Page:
Nine months have passed since Tropical Storm Irene blew through
Vermont, leaving a great deal of destruction and debris in its
wake. But now the Federal Emergency Management Agency money to
cover it is starting to come in.
"We have 50 projects we're applying for," Killington Town Manager
Seth Webb wrote in an e-mail. "We've submitted claims for 40 that
represent $2,058,440. Of 29 (projects) which have been reviewed, we
have received confirmation that we are eligible for $1,141,887
($978,760 is eligible for Federal reimbursement and $163,127 from
Vermont).Of that amount, we have received $144,251."
There may be more to come, Webb added: "Not all of the claims have
been reviewed by FEMA."
Chester Town Manager David Pisha said that new FEMA officials have
made reimbursement more complicated.
"They've switched field personnel," Pisha said. "That's always a
concern. When you have new people, you have new problems."
The money has not come in all at once, he said.
"It got off to a slow start," Pisha said.
FEMA spokesman Diego Alvarado said Vermont had been given $55.8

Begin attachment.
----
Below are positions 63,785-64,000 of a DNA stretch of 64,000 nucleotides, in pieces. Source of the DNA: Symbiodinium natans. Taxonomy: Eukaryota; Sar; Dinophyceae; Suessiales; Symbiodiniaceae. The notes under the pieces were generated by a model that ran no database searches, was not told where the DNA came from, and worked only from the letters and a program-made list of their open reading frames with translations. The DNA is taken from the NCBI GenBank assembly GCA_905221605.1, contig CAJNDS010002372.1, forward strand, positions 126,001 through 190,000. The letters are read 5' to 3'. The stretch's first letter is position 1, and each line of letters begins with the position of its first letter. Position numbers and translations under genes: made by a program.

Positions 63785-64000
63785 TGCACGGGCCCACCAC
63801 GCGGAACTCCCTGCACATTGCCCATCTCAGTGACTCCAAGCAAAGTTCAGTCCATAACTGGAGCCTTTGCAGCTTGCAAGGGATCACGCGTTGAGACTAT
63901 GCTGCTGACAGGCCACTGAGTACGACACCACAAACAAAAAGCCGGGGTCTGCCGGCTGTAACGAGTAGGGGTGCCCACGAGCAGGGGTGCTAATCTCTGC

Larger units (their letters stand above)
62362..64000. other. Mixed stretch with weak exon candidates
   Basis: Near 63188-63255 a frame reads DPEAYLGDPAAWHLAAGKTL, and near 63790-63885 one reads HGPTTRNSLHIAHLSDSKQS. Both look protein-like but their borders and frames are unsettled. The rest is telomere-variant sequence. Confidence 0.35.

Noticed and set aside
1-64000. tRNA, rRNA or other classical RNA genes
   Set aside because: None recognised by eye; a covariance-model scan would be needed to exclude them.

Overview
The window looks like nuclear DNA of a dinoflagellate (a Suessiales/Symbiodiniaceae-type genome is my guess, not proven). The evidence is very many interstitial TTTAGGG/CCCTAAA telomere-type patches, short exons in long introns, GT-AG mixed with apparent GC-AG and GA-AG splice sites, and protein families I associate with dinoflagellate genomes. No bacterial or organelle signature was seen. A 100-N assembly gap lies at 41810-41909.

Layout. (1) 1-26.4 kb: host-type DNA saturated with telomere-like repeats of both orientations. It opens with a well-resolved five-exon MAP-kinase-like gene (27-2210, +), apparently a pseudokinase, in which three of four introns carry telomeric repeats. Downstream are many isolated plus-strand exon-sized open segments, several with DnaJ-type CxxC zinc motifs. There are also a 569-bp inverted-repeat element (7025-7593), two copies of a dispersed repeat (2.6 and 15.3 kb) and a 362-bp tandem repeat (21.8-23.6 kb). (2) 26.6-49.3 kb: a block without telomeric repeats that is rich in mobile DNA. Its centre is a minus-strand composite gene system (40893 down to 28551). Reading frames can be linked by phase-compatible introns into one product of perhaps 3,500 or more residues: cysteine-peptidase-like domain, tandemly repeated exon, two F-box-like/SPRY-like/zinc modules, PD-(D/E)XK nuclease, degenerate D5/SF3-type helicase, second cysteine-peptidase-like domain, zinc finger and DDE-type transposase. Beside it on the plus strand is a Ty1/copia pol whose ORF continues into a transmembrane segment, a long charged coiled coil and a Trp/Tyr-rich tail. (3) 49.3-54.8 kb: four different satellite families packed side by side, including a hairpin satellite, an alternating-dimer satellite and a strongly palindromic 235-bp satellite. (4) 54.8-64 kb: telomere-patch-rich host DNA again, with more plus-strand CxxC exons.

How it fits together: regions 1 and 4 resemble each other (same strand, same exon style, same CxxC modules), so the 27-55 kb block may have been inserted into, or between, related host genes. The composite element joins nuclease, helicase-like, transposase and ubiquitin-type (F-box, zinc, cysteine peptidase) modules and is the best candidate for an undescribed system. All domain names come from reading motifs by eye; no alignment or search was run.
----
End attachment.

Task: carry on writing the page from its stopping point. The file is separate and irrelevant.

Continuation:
million so far.
"The money is granted to the state of Vermont, which in turn
subgrants it to the communities," Alvarado said. "There are more
funds left to be distributed. I'd say we are about 60 percent
For those communities who'd like to see it done a little faster,
Alvarado advised making sure the i's were dotted and the t's
"Communities should submit their documentation," he said. "That's
what will speed it along."
Over in Rochester, Town Clerk Joanne McDonnell said the town was
doing just that.
"There's a lot of paperwork," she said. "We've had $200,000 so far,
but we still have some large projects. A lot of our roads, like
Marsh Brook Road and Fisk Road, badly need work, and the River
Brook Drive bridge needs replacement. Everything in the town garage
floated away. We need at least $1 million, and the state has said
our share is $50,000 in the long run."
The state has not relied entirely on FEMA for its recovery efforts.
According to a statement from Gov. Peter Shumlin's office, the
transportation budget has gone up to a record $658 million, with
much of that going to road and bridge repair. A $500,000 tax credit
program was put in place to help restore businesses located in
historic downtowns damaged in the storm to re-open. Other measures
include covering the full cost of rebuilding for towns sustaining
the worst storm damage, providing half of the town match for
transportation costs generated by the storm, providing assistance
to removing destroyed mobile homes and ensured those located in
flood plains are able to move to a safer location through a buy-out
program in partnership with municipalities. The "Vermont Strong"
license plate program hopes raise $1 million to help Irene-stricken
More information on recovering from Tropical Storm Irene can be
found at http://vtstrong.vermont.gov.